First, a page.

Howling winds roared up the Chesapeake Bay on Thursday, pushing water in Baltimore to its highest level since Hurricane Isabel in 2003. In Annapolis, the water reached its greatest height since the fall of 2014.Gotta pound that climate change argument. Yes, sea level rise added a few inches to the flooding since 2003:
The high water flooded parts of both downtown areas, which is becoming more common as sea levels rise because of climate change.
The strong winds, gusting up to 50 mph from the south, arrived ahead of a drenching rainstorm that unloaded widespread totals of one to two inches. The flooding was mostly the result of the wind shoving water up the bay, but rainfall added to the inundation.
Baltimore’s tide gauge showed a peak water level of 4.24 feet, the highest since Sept. 19, 2003, when Hurricane Isabel elevated the tide to 8.15 feet. Thursday’s water level was the 11th highest on record, and equated to tides 2.5 to 3 feet above normal and up to one foot of inundation above normally dry ground.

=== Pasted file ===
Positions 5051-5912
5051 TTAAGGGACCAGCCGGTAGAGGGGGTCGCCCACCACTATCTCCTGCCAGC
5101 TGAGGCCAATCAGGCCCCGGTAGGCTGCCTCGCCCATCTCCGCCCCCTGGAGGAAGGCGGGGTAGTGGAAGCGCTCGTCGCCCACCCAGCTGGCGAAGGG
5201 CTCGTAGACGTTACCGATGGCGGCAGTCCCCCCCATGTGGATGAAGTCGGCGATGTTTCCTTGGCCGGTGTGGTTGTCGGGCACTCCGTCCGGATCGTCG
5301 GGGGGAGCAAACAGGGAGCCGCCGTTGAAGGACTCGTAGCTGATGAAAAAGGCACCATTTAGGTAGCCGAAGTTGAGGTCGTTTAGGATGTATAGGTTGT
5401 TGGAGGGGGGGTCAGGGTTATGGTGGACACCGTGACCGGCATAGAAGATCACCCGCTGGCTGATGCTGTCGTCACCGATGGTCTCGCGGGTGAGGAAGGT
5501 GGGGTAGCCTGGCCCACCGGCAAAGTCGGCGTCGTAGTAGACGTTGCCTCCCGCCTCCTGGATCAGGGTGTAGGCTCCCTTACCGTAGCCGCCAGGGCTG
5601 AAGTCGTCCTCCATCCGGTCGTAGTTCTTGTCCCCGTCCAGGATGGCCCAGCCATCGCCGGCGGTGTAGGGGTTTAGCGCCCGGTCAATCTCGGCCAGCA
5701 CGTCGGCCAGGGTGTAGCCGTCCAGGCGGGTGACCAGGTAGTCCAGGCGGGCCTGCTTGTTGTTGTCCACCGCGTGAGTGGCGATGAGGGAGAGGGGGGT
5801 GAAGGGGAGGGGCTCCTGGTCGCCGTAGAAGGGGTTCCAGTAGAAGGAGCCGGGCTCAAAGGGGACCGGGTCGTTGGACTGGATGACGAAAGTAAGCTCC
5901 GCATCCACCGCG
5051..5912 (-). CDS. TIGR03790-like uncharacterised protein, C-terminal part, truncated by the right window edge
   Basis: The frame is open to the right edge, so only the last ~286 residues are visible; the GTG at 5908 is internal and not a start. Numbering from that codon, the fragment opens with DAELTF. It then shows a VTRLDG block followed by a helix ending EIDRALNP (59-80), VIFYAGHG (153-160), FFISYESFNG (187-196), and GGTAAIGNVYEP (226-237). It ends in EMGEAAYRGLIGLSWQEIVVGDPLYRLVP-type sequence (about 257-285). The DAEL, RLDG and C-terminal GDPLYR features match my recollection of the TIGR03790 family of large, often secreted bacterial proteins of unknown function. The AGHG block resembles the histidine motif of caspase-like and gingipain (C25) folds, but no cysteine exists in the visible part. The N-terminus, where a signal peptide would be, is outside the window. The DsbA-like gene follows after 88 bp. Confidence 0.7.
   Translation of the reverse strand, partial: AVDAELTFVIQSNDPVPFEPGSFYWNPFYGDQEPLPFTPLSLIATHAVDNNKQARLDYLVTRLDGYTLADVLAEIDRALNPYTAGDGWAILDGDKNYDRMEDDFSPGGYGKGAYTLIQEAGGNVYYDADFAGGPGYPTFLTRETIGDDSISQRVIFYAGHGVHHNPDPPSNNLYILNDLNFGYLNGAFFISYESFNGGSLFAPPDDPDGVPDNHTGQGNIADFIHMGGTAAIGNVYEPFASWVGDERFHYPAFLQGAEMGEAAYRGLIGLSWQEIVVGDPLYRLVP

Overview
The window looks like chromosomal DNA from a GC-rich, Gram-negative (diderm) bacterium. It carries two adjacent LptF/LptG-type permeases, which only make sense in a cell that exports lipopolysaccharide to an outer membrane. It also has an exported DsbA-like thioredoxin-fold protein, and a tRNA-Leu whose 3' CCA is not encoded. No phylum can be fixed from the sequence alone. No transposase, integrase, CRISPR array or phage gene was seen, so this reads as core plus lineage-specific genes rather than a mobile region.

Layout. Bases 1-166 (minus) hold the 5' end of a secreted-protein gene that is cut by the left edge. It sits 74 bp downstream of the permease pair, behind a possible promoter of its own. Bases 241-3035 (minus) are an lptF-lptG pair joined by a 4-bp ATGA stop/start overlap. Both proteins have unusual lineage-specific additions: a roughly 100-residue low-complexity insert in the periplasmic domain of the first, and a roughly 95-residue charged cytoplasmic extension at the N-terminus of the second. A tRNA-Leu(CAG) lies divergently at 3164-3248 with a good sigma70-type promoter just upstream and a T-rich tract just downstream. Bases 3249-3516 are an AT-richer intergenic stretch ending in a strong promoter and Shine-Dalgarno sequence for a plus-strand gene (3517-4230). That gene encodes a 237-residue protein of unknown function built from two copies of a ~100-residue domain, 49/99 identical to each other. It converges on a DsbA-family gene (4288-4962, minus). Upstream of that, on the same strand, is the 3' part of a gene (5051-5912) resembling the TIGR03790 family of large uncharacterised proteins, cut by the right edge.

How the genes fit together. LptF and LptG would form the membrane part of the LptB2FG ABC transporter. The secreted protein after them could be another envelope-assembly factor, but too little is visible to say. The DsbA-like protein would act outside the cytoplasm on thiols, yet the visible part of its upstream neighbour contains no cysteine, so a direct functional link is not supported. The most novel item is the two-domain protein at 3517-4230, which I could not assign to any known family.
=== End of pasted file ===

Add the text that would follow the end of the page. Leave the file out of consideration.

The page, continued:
But it's not increasing in recent years due to CO2. It's the same slow melting of the ice cap that's been going on since the end of the last glaciation, and a local contribution of the land sinking because of isostatic adjustment (basically the sinking of the land after the weight of the ice cap was removed), and ground water withdrawal by man (now that's something the people actually did).
We has some high water, but nothing like 4 feet:
And certainly nothing like what we experienced in Hurricane Isabel:
And that was after the water had largely receded